Vishay Precision Group (VPG) is an internationally recognized designer, manufacturer and marketer of: components based on its resistive foil technology; sensors; and sensor-based systems specializing in the growing markets of stress, force, weight, pressure, and current measurements. VPG is a market leader of Foil Technology Products, providing ongoing technology innovations in precision foil resistors and foil strain gages, which are the foundation of the Company's Force Sensors Products and its Weighing and Control Systems. The product portfolio consists of a variety of well-established brand names recognized for precision and quality in the marketplace.  Less than 5 times EBITDA to EV. Great list of customers. No near term catalyst. 5 year holding.

Presenter F: Investing Advice

·         Get away from the game of trying to figure out where the market is going to go. Buy value and companies you can hold for years. Buy companies that you can own even if a depression is around the corner

·         Government involvement is masking what companies could really earn without the training wheels. 2008 only emboldened regulators to get more involved. Treacherous investment conditions. Interventions are causing distortions & future disasters are being set up.

·         How firm is run: Learn from failures. Senior partners at firm work with new employees. Flat structure. Always allow new opinions and change.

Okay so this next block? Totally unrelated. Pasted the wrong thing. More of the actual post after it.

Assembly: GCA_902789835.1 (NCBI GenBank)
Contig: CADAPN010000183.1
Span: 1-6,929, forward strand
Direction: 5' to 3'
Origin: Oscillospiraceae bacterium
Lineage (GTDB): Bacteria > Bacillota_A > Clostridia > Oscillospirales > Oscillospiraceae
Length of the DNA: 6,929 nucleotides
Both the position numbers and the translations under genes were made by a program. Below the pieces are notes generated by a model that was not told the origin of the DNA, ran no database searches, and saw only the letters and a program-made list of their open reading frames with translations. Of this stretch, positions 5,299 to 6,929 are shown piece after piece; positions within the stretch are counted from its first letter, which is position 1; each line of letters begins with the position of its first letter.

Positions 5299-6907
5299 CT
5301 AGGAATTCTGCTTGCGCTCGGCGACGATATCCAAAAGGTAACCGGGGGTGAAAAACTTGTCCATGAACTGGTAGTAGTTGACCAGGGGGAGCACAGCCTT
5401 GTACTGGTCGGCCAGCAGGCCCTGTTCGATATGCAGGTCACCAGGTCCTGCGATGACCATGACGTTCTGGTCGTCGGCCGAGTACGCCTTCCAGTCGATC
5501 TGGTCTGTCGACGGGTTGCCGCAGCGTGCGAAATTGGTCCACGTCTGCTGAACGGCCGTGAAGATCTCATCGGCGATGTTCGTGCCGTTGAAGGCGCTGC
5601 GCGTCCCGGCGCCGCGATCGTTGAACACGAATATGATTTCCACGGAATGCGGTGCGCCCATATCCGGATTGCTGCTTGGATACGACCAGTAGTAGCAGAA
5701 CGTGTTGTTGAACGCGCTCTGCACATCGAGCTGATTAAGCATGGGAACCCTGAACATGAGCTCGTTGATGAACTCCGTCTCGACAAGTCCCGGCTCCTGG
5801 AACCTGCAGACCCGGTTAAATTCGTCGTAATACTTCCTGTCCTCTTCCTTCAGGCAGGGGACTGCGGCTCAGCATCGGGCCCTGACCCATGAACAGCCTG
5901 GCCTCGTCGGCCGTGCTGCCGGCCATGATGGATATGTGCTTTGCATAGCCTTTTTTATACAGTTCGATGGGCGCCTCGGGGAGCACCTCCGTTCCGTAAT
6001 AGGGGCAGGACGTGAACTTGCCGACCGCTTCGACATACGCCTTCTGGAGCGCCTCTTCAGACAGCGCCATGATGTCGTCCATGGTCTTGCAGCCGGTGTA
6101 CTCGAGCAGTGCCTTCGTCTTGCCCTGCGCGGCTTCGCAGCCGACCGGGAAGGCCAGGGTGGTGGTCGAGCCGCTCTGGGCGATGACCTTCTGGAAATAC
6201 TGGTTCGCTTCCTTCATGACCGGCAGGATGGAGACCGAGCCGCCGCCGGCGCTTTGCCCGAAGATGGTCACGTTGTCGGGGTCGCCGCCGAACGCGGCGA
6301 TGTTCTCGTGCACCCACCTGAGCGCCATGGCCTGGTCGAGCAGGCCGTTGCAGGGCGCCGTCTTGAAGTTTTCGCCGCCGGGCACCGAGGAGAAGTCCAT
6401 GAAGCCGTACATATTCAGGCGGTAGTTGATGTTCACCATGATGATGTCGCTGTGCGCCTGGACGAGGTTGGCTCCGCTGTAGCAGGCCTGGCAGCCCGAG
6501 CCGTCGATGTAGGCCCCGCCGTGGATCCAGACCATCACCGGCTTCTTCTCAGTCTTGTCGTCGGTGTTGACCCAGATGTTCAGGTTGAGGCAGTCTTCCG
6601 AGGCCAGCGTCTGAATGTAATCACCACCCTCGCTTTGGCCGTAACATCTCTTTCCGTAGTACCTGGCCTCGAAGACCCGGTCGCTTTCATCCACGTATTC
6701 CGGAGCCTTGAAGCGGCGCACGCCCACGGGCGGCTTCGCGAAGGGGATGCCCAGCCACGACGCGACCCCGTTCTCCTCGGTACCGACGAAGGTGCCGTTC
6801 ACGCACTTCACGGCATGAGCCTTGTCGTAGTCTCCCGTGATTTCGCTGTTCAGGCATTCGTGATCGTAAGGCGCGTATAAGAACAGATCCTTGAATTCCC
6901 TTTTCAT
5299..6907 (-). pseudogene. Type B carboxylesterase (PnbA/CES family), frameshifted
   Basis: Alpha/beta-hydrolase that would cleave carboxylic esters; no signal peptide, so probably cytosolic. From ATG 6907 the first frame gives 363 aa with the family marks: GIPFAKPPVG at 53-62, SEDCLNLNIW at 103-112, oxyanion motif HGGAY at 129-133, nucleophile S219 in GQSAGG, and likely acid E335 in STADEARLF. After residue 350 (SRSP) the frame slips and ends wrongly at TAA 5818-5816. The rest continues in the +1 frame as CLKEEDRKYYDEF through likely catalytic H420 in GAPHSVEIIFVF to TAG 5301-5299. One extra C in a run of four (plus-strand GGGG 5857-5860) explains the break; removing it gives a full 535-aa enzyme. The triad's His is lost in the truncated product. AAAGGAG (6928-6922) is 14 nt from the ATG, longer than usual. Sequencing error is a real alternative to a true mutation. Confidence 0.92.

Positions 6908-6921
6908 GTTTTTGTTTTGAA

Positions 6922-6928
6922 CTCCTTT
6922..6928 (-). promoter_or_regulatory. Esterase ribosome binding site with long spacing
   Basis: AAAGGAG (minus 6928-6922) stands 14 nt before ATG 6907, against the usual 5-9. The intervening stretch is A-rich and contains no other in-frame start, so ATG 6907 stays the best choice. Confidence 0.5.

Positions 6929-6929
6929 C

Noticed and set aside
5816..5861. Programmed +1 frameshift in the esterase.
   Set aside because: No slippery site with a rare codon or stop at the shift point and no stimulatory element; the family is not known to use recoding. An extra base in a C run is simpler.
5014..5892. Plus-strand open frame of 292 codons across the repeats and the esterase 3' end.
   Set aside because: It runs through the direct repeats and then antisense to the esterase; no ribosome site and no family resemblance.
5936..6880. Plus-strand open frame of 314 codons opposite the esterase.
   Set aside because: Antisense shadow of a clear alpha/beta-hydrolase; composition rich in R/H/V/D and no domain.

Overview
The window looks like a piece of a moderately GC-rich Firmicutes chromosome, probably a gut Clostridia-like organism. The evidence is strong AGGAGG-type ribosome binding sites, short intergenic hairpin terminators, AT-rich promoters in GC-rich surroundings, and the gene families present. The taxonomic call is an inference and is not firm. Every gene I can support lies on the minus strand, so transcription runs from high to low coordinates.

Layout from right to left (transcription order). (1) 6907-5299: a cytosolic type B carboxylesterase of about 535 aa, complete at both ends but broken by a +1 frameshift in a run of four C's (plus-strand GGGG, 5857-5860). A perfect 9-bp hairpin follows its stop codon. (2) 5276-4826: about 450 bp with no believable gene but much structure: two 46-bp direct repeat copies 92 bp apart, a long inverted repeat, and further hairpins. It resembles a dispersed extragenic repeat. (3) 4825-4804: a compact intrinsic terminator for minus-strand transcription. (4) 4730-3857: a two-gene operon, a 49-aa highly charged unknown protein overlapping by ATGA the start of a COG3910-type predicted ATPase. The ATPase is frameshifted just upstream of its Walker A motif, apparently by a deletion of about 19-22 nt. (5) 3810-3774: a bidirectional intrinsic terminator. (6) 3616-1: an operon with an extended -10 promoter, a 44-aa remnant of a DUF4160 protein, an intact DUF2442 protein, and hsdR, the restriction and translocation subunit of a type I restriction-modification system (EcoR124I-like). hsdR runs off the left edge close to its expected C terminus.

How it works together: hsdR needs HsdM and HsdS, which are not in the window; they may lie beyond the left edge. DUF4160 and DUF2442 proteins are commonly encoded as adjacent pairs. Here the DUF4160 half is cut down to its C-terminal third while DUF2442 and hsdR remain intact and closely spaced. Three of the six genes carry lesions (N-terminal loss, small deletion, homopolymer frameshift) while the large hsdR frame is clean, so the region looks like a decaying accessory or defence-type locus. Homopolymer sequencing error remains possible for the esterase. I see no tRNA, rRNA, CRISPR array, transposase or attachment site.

·         Ridiculous short term orientation aided by investment committees & consultants. Ridiculous pressure to keep up with the market in the short run. Pressure of industry makes it hard to be a true long term investor. Clients who could redeem put tremendous pressure on a manager to perform short term.

·         The ability to take a long term view gives one an edge.

·         Fairly priced to expensive market for the better part of the last thirty years. Have been better bargains in distressed debt, distressed real estate. There have been chances to buy stocks but there were more opportunities elsewhere.

·         Get the right clients. It is better to have less clients that are more patient.

·         Act in clients best interest but ignore everything they say. The most terrible sounding investments that would scare the hell out of your clients is likely a great investment. When the news is worst about an investment it is likely the best opportunity.

·         Investing should be absolute, not relative. If there are no bargains then hold cash.

·         There will be a once in a hundred year storm every 3 to 5 years because of the amount of distortions by government.

·         You don’t need the entire market to be cheap to find bargains. Look hard. Be patient. Right now not many bargains in public markets.

·         Hard to analyze, highly complex situations offer opportunity.

·         Most of our investments stand on their own and we don’t hedge. Don’t care about market fluctuations. Not afraid of market risk. Sometimes hedge currency or interest rates.

·         Not expert in technology but after 2001 bought tech stocks trading under cash and doubled our money. Bought HPQ but should have just put it in the too hard pile.

·         Sometimes they speak to management with a cheap stock and ask them why they aren’t repurchasing stock at these cheap levels. Management answers that they bought higher & it didn’t work. Ridiculously annoying when management thinks like that.

·         The importance of having great clients. Investors called and wanted to put in more money because of the amount of bargains.

·         Intellectual honesty. Admit mistakes. Admit when you were lucky rather than smart. I make a lot of mistakes.

blog comments powered by Disqus